7. Get The Windows Spot On
Your choice of windows, along with their position on the façade of the house is a crucial element of kerb appeal.
"Specify good quality windows," says Martin Hall. "Use them wisely in terms of design, size and quantity — too much glass and you’ll feel uncomfortably on show to every delivery driver dropping off a parcel, too little and you risk presenting a rather unwelcoming frontage."
According to Clare Higgins, badly chosen or damaged windows are a huge deterrent for potential buyers too.
"Sixty one per cent of Brits can be put off a property at first sight if they see damaged windows," she says. "Although some properties may benefit from maintaining original features, updating windows in a considerate way can enhance the overall look of a property – without impacting its heritage."
The way windows are fitted into the wall can also play a part in the kerb appeal of a house — recessing them slightly can add character and dimension to an otherwise very flat façade. Play around with shapes too — windows don't have to be standard rectangles. Sometimes, long, vertical windows work better, for example.
(MORE: What you Need to Know About Window Repair)
8. Rainwater Goods Make a Huge Difference
As with so many aspects of good house design – both inside and out – the devil is in the detail.
Overlook even small design elements, such as window and door furniture, edging materials for driveways and flowerbeds and rainwater goods and you risk ruining the kerb appeal of your home.
"Go for high quality rainwater goods," says Martin Hall. "Classy metal gutters and downpipes cost relatively little within the total build cost but speak volumes about the care that has gone into a property. Even if it’s sometimes subconscious, people really do notice."
Think about where they will be positioned too — if they are to be in an obvious spot, consider turning them into a feature — rain chains can work well on contemporary homes and cast iron rainwater goods add a sturdy, well-made feel too.
Think of the front of your house as its public face and splash out on higher quality materials here, perhaps saving money elsewhere where products won't be as visible.
(MORE: A Quick Guide to Rainwater Harvesting)
9. Front Door Design is Key
Front doors are the point at which you step into the comfort of your home and as such need to speak volumes about what you can expect beyond the threshold. A scruffy, cheap front door is not doing its job at all, so take your time researching the right front door idea.
In addition, front door style needs to be carefully matched to the proportions and materials used elsewhere.
An oversized aluminium front door can make a huge design statement when fitted to a contemporary home, while gargantuan proportions and industrial style materials will do nothing to enhance a cottage- or Georgian-style property.
"Ensure you choose an option that is in keeping with the design of the rest of your home, however, don’t be afraid to experiment with finishes," says Clare Higgins. "Opting for a colour option that complements your windows will create a consistent aesthetic, with an oak-effect offering timeless appeal that will last the seasons. However, it’s also a great chance to go for a contrasting or more daring look, such as that reflects your personality and offers a standout feature for your frontage."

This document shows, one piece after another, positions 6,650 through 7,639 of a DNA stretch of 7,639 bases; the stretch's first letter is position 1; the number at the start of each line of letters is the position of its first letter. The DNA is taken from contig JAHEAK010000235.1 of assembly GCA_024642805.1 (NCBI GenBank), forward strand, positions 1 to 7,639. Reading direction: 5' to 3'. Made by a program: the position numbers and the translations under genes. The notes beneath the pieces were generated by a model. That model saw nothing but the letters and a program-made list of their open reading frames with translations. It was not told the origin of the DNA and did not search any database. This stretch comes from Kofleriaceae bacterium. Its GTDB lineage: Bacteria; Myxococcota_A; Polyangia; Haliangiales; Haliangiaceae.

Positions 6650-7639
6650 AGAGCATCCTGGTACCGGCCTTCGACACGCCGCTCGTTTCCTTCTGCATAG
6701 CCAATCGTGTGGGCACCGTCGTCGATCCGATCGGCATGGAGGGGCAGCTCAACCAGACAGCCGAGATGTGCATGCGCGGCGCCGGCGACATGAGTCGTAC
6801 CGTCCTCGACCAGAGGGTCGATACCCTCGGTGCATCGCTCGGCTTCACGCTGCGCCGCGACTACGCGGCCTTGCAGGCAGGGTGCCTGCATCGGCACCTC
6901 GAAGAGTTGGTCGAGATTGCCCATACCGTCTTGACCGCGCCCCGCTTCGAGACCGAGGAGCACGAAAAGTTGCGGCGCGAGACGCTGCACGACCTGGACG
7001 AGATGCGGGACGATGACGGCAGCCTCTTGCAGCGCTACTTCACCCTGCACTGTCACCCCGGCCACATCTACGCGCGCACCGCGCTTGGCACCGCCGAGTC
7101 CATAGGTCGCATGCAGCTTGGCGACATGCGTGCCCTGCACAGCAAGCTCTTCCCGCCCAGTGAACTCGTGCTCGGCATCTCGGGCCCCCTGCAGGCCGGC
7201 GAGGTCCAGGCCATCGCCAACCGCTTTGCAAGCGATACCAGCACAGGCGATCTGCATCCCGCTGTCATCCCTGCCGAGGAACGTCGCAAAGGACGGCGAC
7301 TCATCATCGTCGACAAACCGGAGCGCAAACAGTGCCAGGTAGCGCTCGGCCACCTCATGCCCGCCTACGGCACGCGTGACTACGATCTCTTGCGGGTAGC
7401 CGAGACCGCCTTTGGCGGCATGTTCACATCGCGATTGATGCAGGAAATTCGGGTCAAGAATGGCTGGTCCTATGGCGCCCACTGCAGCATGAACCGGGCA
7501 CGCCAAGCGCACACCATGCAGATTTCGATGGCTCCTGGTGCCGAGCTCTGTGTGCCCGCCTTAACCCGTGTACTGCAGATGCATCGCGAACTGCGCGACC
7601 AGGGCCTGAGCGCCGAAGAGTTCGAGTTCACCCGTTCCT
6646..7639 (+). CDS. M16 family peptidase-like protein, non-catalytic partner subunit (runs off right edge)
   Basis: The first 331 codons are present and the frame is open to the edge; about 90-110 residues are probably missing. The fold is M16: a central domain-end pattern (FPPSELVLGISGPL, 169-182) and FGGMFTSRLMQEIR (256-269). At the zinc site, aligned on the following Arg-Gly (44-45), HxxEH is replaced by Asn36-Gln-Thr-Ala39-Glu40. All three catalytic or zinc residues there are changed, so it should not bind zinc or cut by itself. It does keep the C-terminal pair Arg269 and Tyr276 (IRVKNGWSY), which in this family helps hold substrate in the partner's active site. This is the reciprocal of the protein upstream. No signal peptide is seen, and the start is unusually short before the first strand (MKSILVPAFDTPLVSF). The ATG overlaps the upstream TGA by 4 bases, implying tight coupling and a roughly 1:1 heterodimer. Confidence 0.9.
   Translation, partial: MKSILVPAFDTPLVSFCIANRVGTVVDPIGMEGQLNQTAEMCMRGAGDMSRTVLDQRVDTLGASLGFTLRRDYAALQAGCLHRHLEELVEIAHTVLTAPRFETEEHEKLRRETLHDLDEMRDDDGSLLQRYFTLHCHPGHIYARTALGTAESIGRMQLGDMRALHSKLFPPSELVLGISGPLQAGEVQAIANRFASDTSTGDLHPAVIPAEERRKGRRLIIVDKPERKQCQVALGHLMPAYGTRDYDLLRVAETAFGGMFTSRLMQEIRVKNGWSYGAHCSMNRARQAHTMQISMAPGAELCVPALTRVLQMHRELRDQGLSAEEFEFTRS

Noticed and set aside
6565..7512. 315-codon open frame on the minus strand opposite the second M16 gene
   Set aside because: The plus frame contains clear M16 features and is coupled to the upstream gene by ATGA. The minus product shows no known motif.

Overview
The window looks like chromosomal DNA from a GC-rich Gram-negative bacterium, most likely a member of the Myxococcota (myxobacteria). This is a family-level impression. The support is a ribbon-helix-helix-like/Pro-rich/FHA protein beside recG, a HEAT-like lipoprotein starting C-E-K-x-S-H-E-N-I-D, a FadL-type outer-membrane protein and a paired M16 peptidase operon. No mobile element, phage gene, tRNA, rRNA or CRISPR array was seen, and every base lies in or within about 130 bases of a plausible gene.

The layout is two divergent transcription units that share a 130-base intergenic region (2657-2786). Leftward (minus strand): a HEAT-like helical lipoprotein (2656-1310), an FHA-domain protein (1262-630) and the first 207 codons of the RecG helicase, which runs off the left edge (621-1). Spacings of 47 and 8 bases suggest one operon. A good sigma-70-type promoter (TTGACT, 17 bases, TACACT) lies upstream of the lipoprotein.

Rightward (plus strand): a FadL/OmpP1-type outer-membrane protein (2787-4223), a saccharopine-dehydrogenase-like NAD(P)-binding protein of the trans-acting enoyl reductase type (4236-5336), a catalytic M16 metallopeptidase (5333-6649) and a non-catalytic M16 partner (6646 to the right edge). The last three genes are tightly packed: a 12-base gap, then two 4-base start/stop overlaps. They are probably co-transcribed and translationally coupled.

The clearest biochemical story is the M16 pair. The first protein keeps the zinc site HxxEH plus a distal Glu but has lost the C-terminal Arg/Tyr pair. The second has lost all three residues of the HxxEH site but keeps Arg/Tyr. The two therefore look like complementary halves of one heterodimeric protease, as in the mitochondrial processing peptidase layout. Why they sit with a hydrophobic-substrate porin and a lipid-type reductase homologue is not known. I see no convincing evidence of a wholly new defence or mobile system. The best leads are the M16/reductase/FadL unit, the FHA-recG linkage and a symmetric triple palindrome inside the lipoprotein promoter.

10. Give Consideration to Colour
Consider the colours used for each element of the façade of your house and how they all work together. You should take into account everything from the shade of your cladding materials, your window frames, front door colour and even the hue of your roof coverings.
Don't forget to factor in the shade of your driveway materials and the type of boundaries you are using.
Think about how colours will weather over time and aim to use shades that complement one another.
“When it comes to selecting colours, opt for complementary shades that will work together, including a neutral tone for dominant areas such as rendering or masonry, then accent colours for doors,” advises Clare Higgins.
"Don’t underestimate the impact of the colour of your door on the overall look of the property, says Ryan Schofield, Managing Director of Thames Valley Window Company. "The wrong colour can devalue the property or reduce its appeal. In the long run it is best to choose a timeless design if you want to add value, rather than go for a bright on-trend hue. Neutral shades of grey and soft sage greens work well in rural settings as they reflect their natural surroundings, with greys and blacks working well in urban areas.”
11. Factor in Foliage
Even houses with small front gardens – or none at all – can enjoy fantastic kerb appeal if the right planting scheme is used.
Consider not only how boundaries can be softened with the use of a good planting scheme but also how doorways can be framed with artfully positioned climbers and pots.
Houses that face a road can really benefit from natural screening too, be that in the form of shrubs or a lightweight timber built structure.
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Natasha is Homebuilding & Renovating’s Associate Content Editor and has been a member of the team for over two decades. An experienced journalist and renovation expert, she has written for a number of homes titles. Over the years Natasha has renovated and carried out a side extension to a Victorian terrace. She is currently living in the rural Edwardian cottage she renovated and extended on a largely DIY basis, living on site for the duration of the project. She is now looking for her next project — something which is proving far harder than she thought it would be.